You will never know the names or circumstances under which they died. Or, even if they were US citizens (roughly one-third of DOD contractors are Americans).

  • Because contractors are barely acknowledged and have no identities, their expanded use under 3 presidents makes US military footprint appear artificially smaller.

  • Hope someday defense analysts and journalists recognize the essential, enabling capabilities contractors provide when writing about US wars. As is, "contractor" is a dirty word or an after thought. END

    And the big question this morning -- bigger than who will pay for the rebuilding of Iraq --  comes in a Tweet from Tim Anderson:

    How many used their voices to speak out against these wars? , , , , , . All driven by , all on false pretexts.

    The following community sites -- plus Jody Watley -- updated:

    Thursday, December 28, 2017

    Bye, Franken


    That's Isaiah's THE WORLD TODAY JUST NUTS "Christmas 2017."

    Meanwhile, the long nightmare is nearly over.

    Disgraced senator Al Franken met with supporters and fellow pervs today to say goodbye.

    Till then, he'll continue to bring shame to many.

    Humiliated over being exposed as someone who commits gender crimes (eight women stepped forward), Al will leave public office with a sad legacy and a notorious name.

    If he does leave.

    We keep waiting.

    January 2nd supposedly.

    Bye, Franken.

    His farewell tour is set to end on January 2nd.
    Here's C.I.'s "Iraq snapshot:"

    Thursday, December 28, 2017.   Hayder al-Abadi goes after the Palestinians while continue to work his grudge against the Kurds, the Sunnis, basically everyone.  And this is how he behaves in 'victory'?

    RUDAW reports:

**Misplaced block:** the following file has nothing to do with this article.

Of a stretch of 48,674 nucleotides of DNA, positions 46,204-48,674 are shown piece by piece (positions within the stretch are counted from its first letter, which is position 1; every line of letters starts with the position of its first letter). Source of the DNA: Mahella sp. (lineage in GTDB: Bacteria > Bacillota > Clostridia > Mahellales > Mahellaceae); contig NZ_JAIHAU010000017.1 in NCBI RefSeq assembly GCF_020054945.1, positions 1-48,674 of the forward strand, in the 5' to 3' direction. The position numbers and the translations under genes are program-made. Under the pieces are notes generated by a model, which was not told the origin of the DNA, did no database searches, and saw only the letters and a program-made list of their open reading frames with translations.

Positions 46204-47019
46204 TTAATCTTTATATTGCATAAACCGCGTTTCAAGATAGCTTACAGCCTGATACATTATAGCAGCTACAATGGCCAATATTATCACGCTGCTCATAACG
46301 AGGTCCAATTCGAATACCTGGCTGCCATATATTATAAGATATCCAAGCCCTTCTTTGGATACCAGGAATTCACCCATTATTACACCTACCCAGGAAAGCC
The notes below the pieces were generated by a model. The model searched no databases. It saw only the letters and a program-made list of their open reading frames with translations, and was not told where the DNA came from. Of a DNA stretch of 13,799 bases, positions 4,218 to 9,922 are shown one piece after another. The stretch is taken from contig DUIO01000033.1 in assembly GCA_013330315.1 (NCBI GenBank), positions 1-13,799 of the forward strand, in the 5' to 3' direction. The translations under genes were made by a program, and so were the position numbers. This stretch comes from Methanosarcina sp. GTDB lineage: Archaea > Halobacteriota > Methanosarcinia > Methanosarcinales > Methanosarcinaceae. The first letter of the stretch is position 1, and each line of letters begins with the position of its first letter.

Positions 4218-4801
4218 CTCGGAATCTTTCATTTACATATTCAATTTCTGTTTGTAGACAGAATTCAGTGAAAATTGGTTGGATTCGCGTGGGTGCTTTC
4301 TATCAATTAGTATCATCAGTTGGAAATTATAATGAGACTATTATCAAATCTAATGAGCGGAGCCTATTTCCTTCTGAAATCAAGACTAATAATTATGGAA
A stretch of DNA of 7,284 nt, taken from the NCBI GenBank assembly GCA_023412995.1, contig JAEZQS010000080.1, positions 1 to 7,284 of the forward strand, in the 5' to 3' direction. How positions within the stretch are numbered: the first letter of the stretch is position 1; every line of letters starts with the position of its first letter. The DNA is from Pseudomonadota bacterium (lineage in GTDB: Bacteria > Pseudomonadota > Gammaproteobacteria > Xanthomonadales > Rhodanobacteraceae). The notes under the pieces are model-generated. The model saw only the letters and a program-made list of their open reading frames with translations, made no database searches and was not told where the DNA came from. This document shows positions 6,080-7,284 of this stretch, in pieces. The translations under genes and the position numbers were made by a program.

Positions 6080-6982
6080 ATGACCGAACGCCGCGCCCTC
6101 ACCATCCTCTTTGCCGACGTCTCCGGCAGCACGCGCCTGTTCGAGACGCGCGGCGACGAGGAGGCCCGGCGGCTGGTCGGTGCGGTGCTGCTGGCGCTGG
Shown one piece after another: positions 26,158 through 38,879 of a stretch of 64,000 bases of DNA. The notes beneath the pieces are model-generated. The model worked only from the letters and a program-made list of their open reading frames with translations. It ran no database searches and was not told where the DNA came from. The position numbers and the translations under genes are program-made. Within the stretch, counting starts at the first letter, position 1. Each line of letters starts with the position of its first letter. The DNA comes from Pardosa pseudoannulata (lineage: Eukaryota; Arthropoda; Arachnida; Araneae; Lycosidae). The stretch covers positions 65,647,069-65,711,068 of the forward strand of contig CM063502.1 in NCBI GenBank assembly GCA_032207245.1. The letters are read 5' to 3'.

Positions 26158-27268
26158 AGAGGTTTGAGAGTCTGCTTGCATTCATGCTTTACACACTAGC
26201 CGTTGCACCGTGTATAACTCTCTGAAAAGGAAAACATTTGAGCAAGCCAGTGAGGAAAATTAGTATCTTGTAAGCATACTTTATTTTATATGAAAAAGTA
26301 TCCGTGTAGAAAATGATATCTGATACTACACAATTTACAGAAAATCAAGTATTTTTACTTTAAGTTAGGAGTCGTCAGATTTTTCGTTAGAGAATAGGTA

Iraq has extended the ban on international flights to and from the Kurdistan Region until February 28, 2018, a day after Iraqi Interior Minister Qasim al-Araji was quoted as saying that he would request the Iraqi prime minister end the flight ban.

    KRG’s acting Minister of Transport Mawlud Bawamurad told Rudaw that the extended flight ban affects both Erbil and Sulaimani international airports.

    “It is unfortunate that the Iraqi government issued this decision while we were expecting talks to begin to solve the problems,” Bawamurad told Rudaw.

    It was supposed to be a trail of victories.  Defeat the Islamic State (or just claim you have) and march proudly into the May elections.

    It's not really working out that way, however.

    Hayder al-Abadi, ruled by vengeance, refuses to uplift -- let alone lead.

    In so-called 'victory,' he exposes just how petty he is -- and what a danger he has become to Iraq.

    Rachel Avraham (WASHINGTON TIMES) notes:

    From the very onset, Iraqi Prime Minister Haider Al Abadi did not treat the Kurds as citizens of his country with equal rights. Article 131 of the Iraqi Constitution proclaimed that the Kurds were entitled to an equitable share of Iraq’s revenues and declared that the Iraqi central government had an obligation to fund Kurdish Peshmerga Forces, who are responsible for securing their areas.  
    However, the central Iraqi government not only did not send the necessary funds and weapons to the Kurdish Peshmerga so that they could fight against ISIS more efficiently.  They also refused to send Kurdish Civil Servants their monthly salaries. This forced the Kurds to rely upon oil revenues in order to cover their own expenses because the Iraqi central government was not living up to their end of the bargain according to the Iraqi Constitution.